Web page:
Mike and Margie Gaudet celebrate what she calls their "so not hip" Christmas family-style with traditions that never change.

"Our children and grandchildren want Christmas all the same all the time," she said. "We can't veer from what we always do or they will freak out."

The event of the season, which gathers their three children, two spouses and four grandchildren, is a cookie party the family has hosted for at least 30 years.

It started with their daughter, Amy, and a group of her friends.

"The first party ended up with a flour fight," Margie Gaudet recalled with a laugh.

The cookie party is more organized now with Margie Gaudet making the homemade cookies. The children play in the yard, and Santa always comes.

Since the birth of the Gaudets' oldest grandchild, Pace Rabalais, 8, the cookie party has been celebrated on his birthday, Dec. 21. He's the son of Mike and Amy Gaudet Rabalais, an ENT physician, who also have a daughter, Marjorie Rabalais, 6, named for her grandmother.

When it comes to decorating, the Gaudets' home is filled with several small Christmas trees in pots and one large tree in the den. Everything is red and white, including the presents wrapped and put under the big tree, which this year is filled with gingerbread ornaments made by Margie Gaudet and her friend and former neighbor Leigh Ann Cabaniss.

When the Gaudets' son, John Gaudet, a fifth-year student at the Yale School of Medicine, comes home for the holidays, the Gaudet children and grandchildren will all add their special family ornaments to the main tree. Daughter Sara Gaudet MacDowell, a physical therapist, and her husband, Adam, have the youngest Gaudet grandchild, Simon, 18 months, and daughter, Madeline, 4.

In the entrance hall are two of the family's most cherished Christmas possessions, a Nativity scene that belonged to Margie Gaudet's mother, Martha Abraham John, and the remains of one made with peanut-shaped figures when Amy Rabalais was in the second grade at St. Luke's Episcopal School.

"Sara made some of the other figures of modeling clay, but her lambs look more like sloths," Margie Gaudet said with a laugh. "We call it the sloth scene."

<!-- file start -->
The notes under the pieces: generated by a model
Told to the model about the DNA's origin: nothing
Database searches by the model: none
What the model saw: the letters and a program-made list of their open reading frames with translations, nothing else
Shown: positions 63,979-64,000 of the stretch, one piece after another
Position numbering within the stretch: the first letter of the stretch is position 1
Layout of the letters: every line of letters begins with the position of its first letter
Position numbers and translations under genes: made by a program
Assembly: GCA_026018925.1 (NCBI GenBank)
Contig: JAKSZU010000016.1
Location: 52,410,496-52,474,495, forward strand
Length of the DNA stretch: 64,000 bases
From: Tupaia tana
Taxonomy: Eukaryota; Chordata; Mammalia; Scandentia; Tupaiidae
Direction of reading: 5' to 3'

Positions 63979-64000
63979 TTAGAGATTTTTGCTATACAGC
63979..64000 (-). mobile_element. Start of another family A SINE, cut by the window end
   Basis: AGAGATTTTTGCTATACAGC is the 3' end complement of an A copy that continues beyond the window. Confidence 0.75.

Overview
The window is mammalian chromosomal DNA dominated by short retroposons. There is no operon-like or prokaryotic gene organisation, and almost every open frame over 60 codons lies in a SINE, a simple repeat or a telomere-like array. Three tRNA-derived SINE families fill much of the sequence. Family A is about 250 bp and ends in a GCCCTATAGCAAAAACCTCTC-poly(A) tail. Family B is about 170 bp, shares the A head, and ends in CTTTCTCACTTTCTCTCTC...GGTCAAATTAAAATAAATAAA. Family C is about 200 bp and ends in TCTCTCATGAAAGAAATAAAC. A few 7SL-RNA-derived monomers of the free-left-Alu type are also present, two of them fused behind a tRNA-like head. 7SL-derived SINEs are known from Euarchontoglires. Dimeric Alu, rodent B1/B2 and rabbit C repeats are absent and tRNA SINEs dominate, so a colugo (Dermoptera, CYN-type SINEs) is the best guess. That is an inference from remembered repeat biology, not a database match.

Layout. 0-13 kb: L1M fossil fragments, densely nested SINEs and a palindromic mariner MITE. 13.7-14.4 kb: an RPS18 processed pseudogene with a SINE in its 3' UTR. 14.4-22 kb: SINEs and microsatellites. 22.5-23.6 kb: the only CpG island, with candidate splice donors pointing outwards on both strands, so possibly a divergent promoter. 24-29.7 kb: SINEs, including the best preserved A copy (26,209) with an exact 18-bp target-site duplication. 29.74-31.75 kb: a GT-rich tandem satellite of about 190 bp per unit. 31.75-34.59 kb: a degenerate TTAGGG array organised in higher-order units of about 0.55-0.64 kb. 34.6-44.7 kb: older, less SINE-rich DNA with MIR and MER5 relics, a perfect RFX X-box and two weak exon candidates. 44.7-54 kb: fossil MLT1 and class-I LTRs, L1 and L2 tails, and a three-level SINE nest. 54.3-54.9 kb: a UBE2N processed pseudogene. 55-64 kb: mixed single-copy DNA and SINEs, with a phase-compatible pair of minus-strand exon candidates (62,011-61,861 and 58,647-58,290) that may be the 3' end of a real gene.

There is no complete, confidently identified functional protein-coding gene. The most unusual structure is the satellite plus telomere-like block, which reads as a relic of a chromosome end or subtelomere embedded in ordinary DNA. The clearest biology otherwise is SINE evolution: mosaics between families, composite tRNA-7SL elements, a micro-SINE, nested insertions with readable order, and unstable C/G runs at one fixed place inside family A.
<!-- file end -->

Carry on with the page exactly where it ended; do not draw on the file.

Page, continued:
Serving as a backdrop are family baby cups, tiny Christmas trees and angels holding candles that spell out "Noel."

Even though both scenes show a little wear and tear, Margie Gaudet wouldn't dare replace either one.

"The cow doesn't even stand up in my mother's Nativity scene, but it's so sweet," she said.

The dining room is the most formally decorated room in the house with a tinsel tree filled with ornaments that belonged to Margie Gaudet's mother. Small trees in the center of the dining table are surrounded by peppermints, red and white, of course, and Christmas balls hang from the chandelier.

The kitchen, filled with the aroma of Christmas spices and baking cookies, features a display of gingerbread houses decorated by the grandchildren, a tree of elves and the grandchildren's favorite, a table filled with Christmas candies, all red and white. 

Margie Gaudet, director of adult Christian formation at St. Luke's Episcopal Church, and Mike Gaudet, who does contract work for Albemarle and serves on the East Baton Rouge Parish School Board, built their home in Woodstone in 1983.

Over the years, they have done three additions, including a den-dining room and large porch added to the back of the kitchen. Their original den was recently opened to the kitchen, which was renovated. The present master bedroom was added to the house for Margie Gaudet's father, the late Thomas Anthony John, who moved there after her mother died.

Between the den and new master bedroom is the original master bedroom, which the Gaudets converted to a nursery-playroom for the grandchildren.  

"We built the house when we were very young. My dad taught himself architecture and drew the plans," Margie Gaudet said. "It has been a process."